The novel coronavirus pandemic threatens to destroy the livelihoods of more than 164 million workers in Africa's informal economy - the largest employing sector, the International Labour Organization (ILO) said in its latest report.
The UN agency says Asia and Africa which both account for nearly 916 million workers from the informal economy are the hardest hit with full lockdowns of the informal sector.
It estimates that the number of workers from Africa stuck under complete lockdown measures is close to 164 million, while close to 101 million informal workers were under partial lockdown measures.
More than 1,6 billion workers, nearly half of the global workforce work in the informal sector worldwide.
The UN labour agency estimates that close to 1,1 billion workers lived and worked in countries that were in a total lockdown situation, with an additional 304 million in countries that had partial lockdown measures as of April 22.
Most countries in Africa and across the globe have imposed full lockdown measures that sought to enforce social distancing through mandatory workplace closures, internal travel controls and shutdown of public transport.
The ILO voiced concern over the sharp decline in working hours across the world because of disruptions in the labour market from lockdown measures.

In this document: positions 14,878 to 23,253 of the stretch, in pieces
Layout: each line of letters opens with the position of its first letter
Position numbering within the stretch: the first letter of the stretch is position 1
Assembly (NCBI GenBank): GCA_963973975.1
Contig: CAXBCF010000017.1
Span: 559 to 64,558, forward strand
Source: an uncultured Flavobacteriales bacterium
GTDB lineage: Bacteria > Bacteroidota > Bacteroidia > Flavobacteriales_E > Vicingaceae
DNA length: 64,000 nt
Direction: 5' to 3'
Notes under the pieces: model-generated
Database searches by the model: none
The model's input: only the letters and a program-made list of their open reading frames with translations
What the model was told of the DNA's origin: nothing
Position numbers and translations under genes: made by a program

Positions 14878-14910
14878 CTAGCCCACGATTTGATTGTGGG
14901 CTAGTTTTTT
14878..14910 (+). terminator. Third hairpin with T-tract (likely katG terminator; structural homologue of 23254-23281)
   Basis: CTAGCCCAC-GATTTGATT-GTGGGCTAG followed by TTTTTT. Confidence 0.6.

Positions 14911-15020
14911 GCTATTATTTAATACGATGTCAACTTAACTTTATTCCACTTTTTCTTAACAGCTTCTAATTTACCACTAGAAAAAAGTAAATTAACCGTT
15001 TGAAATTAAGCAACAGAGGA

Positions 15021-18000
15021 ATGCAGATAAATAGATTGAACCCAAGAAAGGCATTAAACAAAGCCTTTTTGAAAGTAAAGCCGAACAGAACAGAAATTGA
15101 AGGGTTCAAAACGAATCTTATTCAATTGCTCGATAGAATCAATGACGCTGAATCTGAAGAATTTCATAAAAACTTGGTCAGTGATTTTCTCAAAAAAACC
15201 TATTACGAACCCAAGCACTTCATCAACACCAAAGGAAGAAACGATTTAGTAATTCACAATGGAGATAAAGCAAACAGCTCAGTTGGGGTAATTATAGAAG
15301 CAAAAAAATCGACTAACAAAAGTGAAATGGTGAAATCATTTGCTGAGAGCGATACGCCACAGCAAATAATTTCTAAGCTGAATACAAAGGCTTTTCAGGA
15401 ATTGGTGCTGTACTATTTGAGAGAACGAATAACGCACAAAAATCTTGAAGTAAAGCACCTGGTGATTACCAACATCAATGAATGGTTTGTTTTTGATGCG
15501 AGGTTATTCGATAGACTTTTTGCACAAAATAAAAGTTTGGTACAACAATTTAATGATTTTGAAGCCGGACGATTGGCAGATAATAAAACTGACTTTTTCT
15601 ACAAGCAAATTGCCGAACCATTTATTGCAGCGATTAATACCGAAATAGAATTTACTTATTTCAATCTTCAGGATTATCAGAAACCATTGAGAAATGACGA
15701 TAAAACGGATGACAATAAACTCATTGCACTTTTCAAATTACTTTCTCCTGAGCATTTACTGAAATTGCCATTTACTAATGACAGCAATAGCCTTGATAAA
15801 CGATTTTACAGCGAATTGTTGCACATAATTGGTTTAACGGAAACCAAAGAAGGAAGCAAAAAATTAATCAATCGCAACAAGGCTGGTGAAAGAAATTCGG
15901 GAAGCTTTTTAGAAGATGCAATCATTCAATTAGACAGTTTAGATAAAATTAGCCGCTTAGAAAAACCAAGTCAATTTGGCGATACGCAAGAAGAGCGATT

It said lockdown measures had severe implications in terms sharp drops in incomes and livelihoods of the majority of workers in the informal sector.
The ILO estimated that the loss of working hours was equal to nearly 305 million full-time jobs worldwide.
In Africa, close to 10 percent of the working hours -- equal to 37 million full-time jobs -- may be lost this quarter across the continent, the UN labour agency reported.
The informal sector in Africa accounts for between 30% to 90% of all non-agricultural job and more than 40% of the GDP of most African countries.
The International Monetary Fund estimates that the informal sector's share of the global economy has been falling on average over the last decade in Africa compared to the rest of the world due to weak financial inclusion mechanisms.
The outbreak of the coronavirus outbreak and the introduction of a raft of measures to prevent its spread has worsened the plight of many in the informal sector in Africa who survive on day - to - day trade for survival.
The majority of the poor workers in Africa's informal sector are unable to survive without some form of daily trade.
Many have no big bank savings, credit cards and online commerce to be able to stay indoors or maintain social distance for prolonged periods.
Most African governments have closed flea markets and numerous trade activities in the informal sector to stop the spread of the pandemic.
This has exposed the financial precariousness of many in the informal sector.
Business activity for many in this sector require daily activity to earn an income and long spells from work can lead to the collapse of many livelihoods.
Income losses for the informal economy will be severe and economists say African governments must establish mechanisms to support this sector which employs the bulk of the populations on the continent.